Poetry Made Visible: Boston Sites for Poetry Lovers

Paul Revere Park in Charlestown


by Ken Bresler | February 2018

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A historic poem is part of a public art installation in a small lovely out-of-the-way park in Charlestown. Set in warm mustard-colored tiles is a poem by Robert Frost that he read at John F. Kennedy’s inauguration in 1961.

The poem, “The Gift Outright,” is broken into two panels set into low stone bases in Paul Revere Park. The stone bases define the “stage” for a performance space facing a meadow.

Paul Revere Park was built in the late 1990s to mitigate the environmental effects of the highway ramps and the Zakim Bridge, which were built over the Charles River. The park was to include public art. The planning director for the Metropolitan District Commission (MDC), which is now the Massachusetts Department of Conservation and Recreation (DCR), and a design consultant were looking for some sort of text to incorporate into the public art. Karl Haglund, Project Manager for the New Charles River Basin for the MDC and later the DCR, suggested Frost’s poem. “It’s always been one of my favorites,” Haglund (who also authored Inventing the Charles River) told me.

The poem’s ceramic tiles are by Susan Gamble, whose work appears throughout the park.

The first line of the poem is “The land was ours before we were the land’s.” The last three lines – and this is important – are:

To the land vaguely realizing westward,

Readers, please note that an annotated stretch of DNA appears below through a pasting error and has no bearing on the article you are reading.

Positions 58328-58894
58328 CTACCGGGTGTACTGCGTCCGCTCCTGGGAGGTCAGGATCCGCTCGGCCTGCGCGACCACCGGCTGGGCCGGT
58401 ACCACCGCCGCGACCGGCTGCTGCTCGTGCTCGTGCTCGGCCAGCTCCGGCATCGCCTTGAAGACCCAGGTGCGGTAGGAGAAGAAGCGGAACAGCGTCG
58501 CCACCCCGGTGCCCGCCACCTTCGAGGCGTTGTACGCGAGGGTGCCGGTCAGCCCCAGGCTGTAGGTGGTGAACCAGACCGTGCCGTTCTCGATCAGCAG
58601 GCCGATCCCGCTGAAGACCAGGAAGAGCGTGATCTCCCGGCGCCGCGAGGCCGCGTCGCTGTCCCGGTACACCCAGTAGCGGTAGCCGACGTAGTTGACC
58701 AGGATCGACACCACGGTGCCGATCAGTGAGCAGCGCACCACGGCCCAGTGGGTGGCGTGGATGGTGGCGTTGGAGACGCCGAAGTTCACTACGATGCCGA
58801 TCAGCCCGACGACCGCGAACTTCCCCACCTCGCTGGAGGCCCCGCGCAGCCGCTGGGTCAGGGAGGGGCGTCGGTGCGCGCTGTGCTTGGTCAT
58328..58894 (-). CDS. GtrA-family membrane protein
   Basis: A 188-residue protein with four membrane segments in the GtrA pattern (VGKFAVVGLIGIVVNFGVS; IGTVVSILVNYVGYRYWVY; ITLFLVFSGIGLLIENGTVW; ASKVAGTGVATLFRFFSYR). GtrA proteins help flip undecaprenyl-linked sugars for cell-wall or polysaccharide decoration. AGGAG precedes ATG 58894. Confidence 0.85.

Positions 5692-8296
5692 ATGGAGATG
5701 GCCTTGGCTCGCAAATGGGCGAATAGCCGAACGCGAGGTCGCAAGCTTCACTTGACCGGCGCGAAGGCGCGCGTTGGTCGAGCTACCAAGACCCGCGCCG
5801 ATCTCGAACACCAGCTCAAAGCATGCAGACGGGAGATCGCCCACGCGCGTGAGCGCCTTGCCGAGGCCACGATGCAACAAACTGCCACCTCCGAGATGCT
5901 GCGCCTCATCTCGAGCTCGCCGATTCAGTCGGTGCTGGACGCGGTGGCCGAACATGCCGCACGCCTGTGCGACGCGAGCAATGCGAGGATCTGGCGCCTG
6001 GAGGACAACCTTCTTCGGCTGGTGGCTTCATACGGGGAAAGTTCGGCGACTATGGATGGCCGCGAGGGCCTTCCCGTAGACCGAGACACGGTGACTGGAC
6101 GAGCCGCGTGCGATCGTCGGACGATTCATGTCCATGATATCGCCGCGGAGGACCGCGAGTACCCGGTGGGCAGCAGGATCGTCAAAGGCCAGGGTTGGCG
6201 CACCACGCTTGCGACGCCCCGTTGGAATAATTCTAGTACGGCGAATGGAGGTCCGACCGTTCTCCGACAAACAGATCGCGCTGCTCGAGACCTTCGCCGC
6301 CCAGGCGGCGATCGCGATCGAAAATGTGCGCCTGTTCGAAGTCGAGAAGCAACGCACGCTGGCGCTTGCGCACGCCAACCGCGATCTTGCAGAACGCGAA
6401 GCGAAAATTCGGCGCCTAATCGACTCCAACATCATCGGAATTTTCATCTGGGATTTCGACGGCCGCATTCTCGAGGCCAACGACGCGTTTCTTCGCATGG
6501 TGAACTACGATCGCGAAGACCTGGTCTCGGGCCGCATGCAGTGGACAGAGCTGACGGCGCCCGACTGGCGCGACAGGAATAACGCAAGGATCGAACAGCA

But still unstoried, artless, unenhanced,
Such as she was, such as she would become.

A friend of Frost, Stewart Udall, suggested to John F. Kennedy that Frost read a poem at his upcoming inauguration. Udall was a congressman from Arizona and later, Kennedy’s Secretary of the Interior.

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Kennedy telephoned Frost and proposed that he write a poem to mark the inauguration. Frost said no. Kennedy then proposed that he read “The Gift Outright,” and suggested changing “would” in last line to “will,” to make it more optimistic and emphatic. This was potentially a sensitive suggestion: that a poet change his work. Accounts in biographies of Frost differ whether he agreed to the change or was non-committal.

Although he initially rejected Kennedy’s proposal that he write an inauguration poem, Frost wrote one. He intended to read it as a preface to “The Gift Outright.”

At the inauguration on January 20, 1961, Frost, 87 years old, sat for an hour on a very cold day before rising to recite his poetry. Snow, which had fallen the night before, glared off the pages he grasped and he had trouble reading them. He didn’t get through the preface. He stopped and recited from memory “The Gift Outright,” which he had completed in 1935. Whatever he had told Kennedy about changing the last line of his poem, he did change it. He read: “Such as she was, such as she would become, has become, and I – and for this occasion let me change that to – what she will become.”